Calling it sex work

Nina Dillon Britton catches up with a friend six or so months on

Woman with tall legs isolated on white Woman with tall legs isolated on white

“I mean, was I a sex worker? I don’t know. I don’t want to think about it like that. Honestly, I don’t know if I can.”

This is Stella, a USyd student like me; a white, privileged, ex-private schoolgirl, like me. Unlike me though, she’s been a sugar baby. This is what she’s struggling to talk about right now.

“I guess, I don’t know. It’s so weird to think about that part of my life now, because it feels like a completely different person [was] going through that?”

“I guess maybe the deceptive thing about it is it’s not exactly a communal thing you know? I guess working in a brothel, like, you probably would know other girls working there. You probably get to talk to or at least know about other girls in your position. I guess something that is like more ‘traditional’ sex work, there’s not really any illusion about it.

“But with being a sugar baby…I just feel fucking dumb saying this in hindsight, but like, it’s just you and this guy. And yes, it’s weird. And yes, when you’re the only 20 year old at a corporate function, brushing shoulders with women who essentially play tennis with your mum it’s sort of obvious what you are.

“But, it’s also sort of just like a relationship. I mean, people date older people. It’s not revolutionary. There’s just money or gifts involved. And its feels so detached to what I think of as sex work.

“But it was sex work. At least how I went about it. I had sex for money.”

Stella says her experience changed a lot about how she saw sex work.

“I guess I didn’t really think about what I was doing when I started getting involved. I think it was easier for me to say that what I was doing wasn’t a big deal than to really challenge how I thought about sex work.

“I mean what’s sort of horrifying is that I don’t think I should be ashamed of what I did. Like coming to terms with sex work is coming to terms with the fact that it was work?

“But it honestly makes my skin crawl, and I don’t know what I can do about that. Maybe what was easier about not thinking about it as work, was that I didn’t have to think about how much I internalised all that shit. Like I never regretted it while I was doing it. I never even thought about it this much. Maybe it’s linked with worrying about people finding out, like what they would think of me? Maybe it’s innate. I don’t think women should have to feel this way.”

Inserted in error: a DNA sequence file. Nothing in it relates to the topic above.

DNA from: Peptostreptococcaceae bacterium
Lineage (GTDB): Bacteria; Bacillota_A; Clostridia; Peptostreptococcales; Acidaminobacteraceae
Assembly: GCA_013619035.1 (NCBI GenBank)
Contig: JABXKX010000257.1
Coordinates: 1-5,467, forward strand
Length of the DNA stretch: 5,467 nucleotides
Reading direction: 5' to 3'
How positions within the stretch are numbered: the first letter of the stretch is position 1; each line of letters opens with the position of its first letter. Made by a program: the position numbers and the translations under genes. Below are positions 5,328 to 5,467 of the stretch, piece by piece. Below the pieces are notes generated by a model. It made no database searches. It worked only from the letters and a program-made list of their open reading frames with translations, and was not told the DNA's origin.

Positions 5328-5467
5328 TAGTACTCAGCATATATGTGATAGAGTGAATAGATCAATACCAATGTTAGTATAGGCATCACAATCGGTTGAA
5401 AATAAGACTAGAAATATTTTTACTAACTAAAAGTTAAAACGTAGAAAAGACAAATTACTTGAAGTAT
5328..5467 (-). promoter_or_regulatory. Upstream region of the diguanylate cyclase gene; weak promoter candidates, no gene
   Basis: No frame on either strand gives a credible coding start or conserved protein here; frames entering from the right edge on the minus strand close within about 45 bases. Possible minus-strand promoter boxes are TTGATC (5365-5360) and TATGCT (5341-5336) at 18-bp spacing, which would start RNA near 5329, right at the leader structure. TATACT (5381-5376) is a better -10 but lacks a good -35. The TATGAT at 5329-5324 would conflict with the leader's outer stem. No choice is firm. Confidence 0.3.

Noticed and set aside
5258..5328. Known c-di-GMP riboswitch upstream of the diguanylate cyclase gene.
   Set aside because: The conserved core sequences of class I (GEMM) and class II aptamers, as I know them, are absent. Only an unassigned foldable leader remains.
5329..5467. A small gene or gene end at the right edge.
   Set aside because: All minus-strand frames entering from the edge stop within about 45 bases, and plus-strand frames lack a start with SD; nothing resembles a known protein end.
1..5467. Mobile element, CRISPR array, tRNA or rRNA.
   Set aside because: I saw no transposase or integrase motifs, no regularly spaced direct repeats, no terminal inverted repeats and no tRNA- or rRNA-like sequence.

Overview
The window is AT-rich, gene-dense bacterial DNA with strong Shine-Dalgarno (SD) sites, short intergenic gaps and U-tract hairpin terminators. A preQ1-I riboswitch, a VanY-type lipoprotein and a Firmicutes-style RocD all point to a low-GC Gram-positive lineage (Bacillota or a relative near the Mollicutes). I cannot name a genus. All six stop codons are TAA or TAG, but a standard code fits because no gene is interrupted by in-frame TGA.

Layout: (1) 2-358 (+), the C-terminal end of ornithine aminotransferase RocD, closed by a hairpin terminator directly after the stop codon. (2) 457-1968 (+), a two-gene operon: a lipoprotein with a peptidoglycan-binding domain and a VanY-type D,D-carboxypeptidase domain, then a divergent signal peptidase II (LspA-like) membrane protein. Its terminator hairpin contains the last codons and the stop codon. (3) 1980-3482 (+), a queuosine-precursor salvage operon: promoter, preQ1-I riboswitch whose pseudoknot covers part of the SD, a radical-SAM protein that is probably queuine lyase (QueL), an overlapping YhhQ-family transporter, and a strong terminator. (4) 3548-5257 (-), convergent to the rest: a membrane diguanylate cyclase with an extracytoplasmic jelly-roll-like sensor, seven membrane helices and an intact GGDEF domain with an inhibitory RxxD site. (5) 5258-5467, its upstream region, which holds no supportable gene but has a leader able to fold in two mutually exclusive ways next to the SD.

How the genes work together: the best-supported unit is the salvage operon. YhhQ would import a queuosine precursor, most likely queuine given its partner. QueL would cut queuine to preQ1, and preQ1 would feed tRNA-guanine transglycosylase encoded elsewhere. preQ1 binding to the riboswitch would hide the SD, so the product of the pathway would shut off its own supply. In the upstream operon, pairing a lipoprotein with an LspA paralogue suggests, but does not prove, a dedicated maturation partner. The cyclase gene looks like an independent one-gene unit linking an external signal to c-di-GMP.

Since stopping her involvement with sugar daddies, Stella’s began seeing someone. When I ask her if her boyfriend knows about it, she laughs, “Ok well I wouldn’t call him my boyfriend just yet.”

“But no, it’s not something that really comes up when you first start dating. Only a couple of my friends know. My family doesn’t know. And I just live with that anxiety. Maybe some people don’t care. I think most people would eventually accept it. But it changes the way people see you. It changed how I saw myself.

“And I don’t even know how that plays out in a relationship. Do people learn to love you? Do they get over it? I just don’t know. Maybe with enough time it could just be something that you laugh about, but it didn’t really hit me that people saw babies as sex workers.

“I’m really sorry. I didn’t want this to be a sob story,” Stella laughs. “I guess it’s a lot to process in hindsight? It’s not the end of the world.”

I ask her if she has any advice for other women who are or have thought about being a sugar baby.

“I don’t feel like I have any advice for how to go about it. I don’t think there’s any one way to go about it. Be good in bed and good at small talk? I think those are the only two skills you need. Don’t do what Cassie [another friend with a sugar daddy] did.1

“And think about it. I think that’s what I regret. Not thinking about it in blunt and realistic terms. It’s an old man paying a younger woman for sex. That doesn’t mean it’s an immoral thing. It doesn’t mean you’re a bad feminist. It’s your choice. But you need to think about it.”

When I first spoke to Stella about her experience as a sugar baby, she argued she wasn’t a sex worker, trying to differentiate her experience with that of more traditional forms of sex work, like working in brothers. Quite fairly, this led to outcry from a number of sex workers who saw this as indicative of the way in which the most privileged women who engage in sex work – as sugar babies so often are – can reap its benefits whilst distancing themselves from the stigma attached.

For Stella, it was recognition of her own experience as sex work that has allowed her to start unpacking her fear of the stigma attached. Stella, nor any baby, invented the stigma that surrounds sex work; nor did they create the hierarchies within it. That said, they do have a role to play in challenging the way sex work is understood in our society.

1 I realised I never asked her what Cassie did. “She fell in love with her daddy. She went too deep.”